- I pay off the easier to pay off due amounts first. So in the case above, it would have been the $300.
- BUT … I check email first. Just to make sure there are no fires. And… this is probably one big mistake because people are different, and people are productive at different times. I am productive early mornings and late afternoons. I should be – for productivity reasons – going straight at the papers and research in the morning, and then doing the emails as a fun break around a later breakfast. So on this email/good work habits spectrum, I know where I am, and I know where I want to work towards. I sound to myself on this post like Dave Seah and his productivity tips! That’s cool!
I’m not even certain these are all on the same spectrum. I would assume these are the easier steps (exercise early, eat veggies, pay off $300, and don’t check email), but I do the opposite on the last one. How about you? What do you do? 1) Exercise, 2) veggies, 3) pay off amount, 4) email or prioritized work?
I like to finish. One year, my NY resolution was about finishing. Since I like finishing, I like learning tricks and techniques to finish. One of them so far is doing the easier thing first, and then the harder thing.
I’m still working this out – - –
. . . I think it’s the same as being a good guest: care about the host, about other guests, about being clear, about a nice good-bye, and about having “a-ha” moments.
- Care about the host of the show! Find out what the host is interested in. What aspect of your topic he/she most wants to talk about. I think a good radio host is like a good lawyer – this person will lead you through the right questions to make a compelling case for the listeners! Plus, you’ll have more fun is this interview is not like all the other interviews you’ve done (it never is!). You’ll have more fun if you speak to the host ahead of time: send a few bullet points or talk on the phone. Just get a sense of what’s fun for the host. If the host is having fun, the listeners are having fun!
- Care about your listener – help them. Prepare info for them. Before I went on this radio show with Live! with Lisa host Lisa Wexler, I put together some reference materials for listeners and posted it on my blog. (Because with radio, you may not have time to write everything down).
- Care about being clear – simplifying, repeating, and summarizing. Being clear in audio format means speaking not too fast and definitely not too slow. It means simplifying a message into the core ideas and not into all the information you know about that topic. This is really, really hard for me. The authors of “Made to Stick” call this “The Curse of Knowledge.” Trying to explain ideas to friends helps you simplify them for future re-telling. : )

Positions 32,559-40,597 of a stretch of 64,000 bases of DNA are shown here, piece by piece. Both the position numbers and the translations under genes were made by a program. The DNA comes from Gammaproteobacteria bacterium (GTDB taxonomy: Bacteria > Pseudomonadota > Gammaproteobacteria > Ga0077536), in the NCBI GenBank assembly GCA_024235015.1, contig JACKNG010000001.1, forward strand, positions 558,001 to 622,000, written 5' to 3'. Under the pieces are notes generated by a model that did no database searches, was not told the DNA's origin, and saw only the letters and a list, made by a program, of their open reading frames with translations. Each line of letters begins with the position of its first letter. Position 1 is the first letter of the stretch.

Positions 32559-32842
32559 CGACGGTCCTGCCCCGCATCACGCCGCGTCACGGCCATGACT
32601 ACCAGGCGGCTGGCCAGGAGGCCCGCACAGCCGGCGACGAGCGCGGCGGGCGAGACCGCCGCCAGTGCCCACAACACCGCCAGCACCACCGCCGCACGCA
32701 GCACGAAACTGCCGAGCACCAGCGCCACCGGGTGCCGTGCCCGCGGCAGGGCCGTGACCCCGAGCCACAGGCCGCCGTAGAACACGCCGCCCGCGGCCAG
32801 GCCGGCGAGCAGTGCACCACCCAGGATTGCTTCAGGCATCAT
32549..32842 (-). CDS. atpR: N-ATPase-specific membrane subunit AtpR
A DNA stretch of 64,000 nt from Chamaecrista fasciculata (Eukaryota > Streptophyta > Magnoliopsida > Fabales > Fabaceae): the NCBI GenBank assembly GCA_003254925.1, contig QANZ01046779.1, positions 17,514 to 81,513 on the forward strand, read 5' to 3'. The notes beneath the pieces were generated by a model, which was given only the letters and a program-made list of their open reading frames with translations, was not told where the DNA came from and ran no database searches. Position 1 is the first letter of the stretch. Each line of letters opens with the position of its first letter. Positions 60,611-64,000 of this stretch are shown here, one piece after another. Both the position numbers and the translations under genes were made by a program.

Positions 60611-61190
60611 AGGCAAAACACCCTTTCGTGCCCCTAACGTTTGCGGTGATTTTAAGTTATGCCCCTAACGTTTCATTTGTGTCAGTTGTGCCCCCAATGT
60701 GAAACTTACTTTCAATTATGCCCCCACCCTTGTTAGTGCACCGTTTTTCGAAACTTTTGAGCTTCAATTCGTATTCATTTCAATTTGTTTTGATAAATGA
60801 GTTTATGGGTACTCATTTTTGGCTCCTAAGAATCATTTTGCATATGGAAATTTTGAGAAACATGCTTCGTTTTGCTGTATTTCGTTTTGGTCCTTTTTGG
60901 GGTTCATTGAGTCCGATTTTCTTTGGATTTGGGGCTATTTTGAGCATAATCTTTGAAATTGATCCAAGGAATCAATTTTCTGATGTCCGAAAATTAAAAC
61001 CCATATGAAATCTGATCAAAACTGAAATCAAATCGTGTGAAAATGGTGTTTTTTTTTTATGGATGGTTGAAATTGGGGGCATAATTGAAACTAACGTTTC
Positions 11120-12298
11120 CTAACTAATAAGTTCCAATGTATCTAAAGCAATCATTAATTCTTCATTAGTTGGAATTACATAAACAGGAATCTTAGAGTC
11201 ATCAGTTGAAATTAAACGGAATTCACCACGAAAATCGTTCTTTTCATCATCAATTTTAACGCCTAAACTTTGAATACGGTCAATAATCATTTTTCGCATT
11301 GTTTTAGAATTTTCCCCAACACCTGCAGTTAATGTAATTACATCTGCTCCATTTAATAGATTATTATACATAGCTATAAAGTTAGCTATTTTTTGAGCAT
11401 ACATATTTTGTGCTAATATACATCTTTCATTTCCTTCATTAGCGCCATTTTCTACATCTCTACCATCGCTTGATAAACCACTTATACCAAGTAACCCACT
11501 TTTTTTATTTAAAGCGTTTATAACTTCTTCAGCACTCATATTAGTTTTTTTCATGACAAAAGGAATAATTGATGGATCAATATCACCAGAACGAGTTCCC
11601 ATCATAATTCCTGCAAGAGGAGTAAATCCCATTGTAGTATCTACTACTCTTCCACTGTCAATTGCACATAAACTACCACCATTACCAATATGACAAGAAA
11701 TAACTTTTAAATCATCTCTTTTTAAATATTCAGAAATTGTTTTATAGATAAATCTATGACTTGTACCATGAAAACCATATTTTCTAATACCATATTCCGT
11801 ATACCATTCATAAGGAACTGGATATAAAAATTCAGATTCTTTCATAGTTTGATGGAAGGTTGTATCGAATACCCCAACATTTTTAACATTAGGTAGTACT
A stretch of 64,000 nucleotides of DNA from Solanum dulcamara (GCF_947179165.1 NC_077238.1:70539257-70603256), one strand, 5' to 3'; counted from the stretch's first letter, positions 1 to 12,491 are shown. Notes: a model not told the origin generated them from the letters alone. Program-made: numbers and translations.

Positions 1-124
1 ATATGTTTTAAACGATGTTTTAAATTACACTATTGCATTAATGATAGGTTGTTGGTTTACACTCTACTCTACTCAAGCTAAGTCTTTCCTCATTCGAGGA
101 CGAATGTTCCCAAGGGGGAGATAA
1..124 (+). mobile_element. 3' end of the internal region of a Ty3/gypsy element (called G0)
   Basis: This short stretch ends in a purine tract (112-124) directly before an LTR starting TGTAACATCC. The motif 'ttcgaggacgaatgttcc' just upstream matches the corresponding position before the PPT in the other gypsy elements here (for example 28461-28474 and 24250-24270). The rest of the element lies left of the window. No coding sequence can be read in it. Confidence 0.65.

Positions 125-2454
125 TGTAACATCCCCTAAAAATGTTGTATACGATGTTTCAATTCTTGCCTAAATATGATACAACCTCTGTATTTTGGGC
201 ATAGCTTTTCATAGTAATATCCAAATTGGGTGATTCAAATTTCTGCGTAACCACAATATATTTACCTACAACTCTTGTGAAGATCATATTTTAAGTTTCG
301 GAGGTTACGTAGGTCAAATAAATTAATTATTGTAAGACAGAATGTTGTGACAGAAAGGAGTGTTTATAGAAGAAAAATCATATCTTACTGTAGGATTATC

- Care about a good ending. There’s a concept in positive psychology called the “peak-end rule,” which states that people remember the high point and the end of most events. So your last vacation – what do you remember most? Likely the peak experience and the end. This means that as guests, we’ll want to leave on a great note. Just like if you’re dancing with someone at a salsa club, you will remember how that dance ended. End the show on a fun note.
This also means “care about the time.” The first radio show I did about positive psychology was 15 minutes (that means 11 minutes if you count the commercials). I had prepared a fun walk-through of the ABCDE Resilience method for getting out of a slump, and I got the C part of ABCDE by minute 10. I summarized D and E, and did not have a great ending that time. C’est la vie.
- Care about “a-ha” moments. Think about when you’ve gone to a party that you’ve really enjoyed – just a few people at dinner for example. Typically, there was something that resonated with you – some “a-ha” thoughts. “A-ha” thoughts don’t happen with a gaggle of words. Care about pauses, questions, and time to think. Care about what Kathy Sierra calls the “oh cool! / oh sh#t!“/ two words of passion response: if your listener thinks it’s really cool or a really big mistake, he or she will remember it much clearer – that’s how the brain works.
If you’re a rock star, also keep these optional mastery-level techniques in mind:
- Come to the interview with THREE STORIES. People like stories.
- Know in advance what your two-three summarizing points will be – people will only remember a few take-aways, especially on radio. One of these can be mentioning a resource or website for people about the topic you just discussed.
- Make fun of yourself in some way. Yes, you’re on the show as an expert, but show vulnerability. Show that you’re a real person because you are. And that makes you much more approachable through the radio.
Have fun! Let me know how it goes.
All of the above applies to being a guest in general.
In order for people to really get you (MY ABSOLUTE FAVORITE KATHY SIERRA POSTS):
Brain functioning news that can help you be a more effective/efficient/productive/happier person:
Her posts that you can use for writing your book: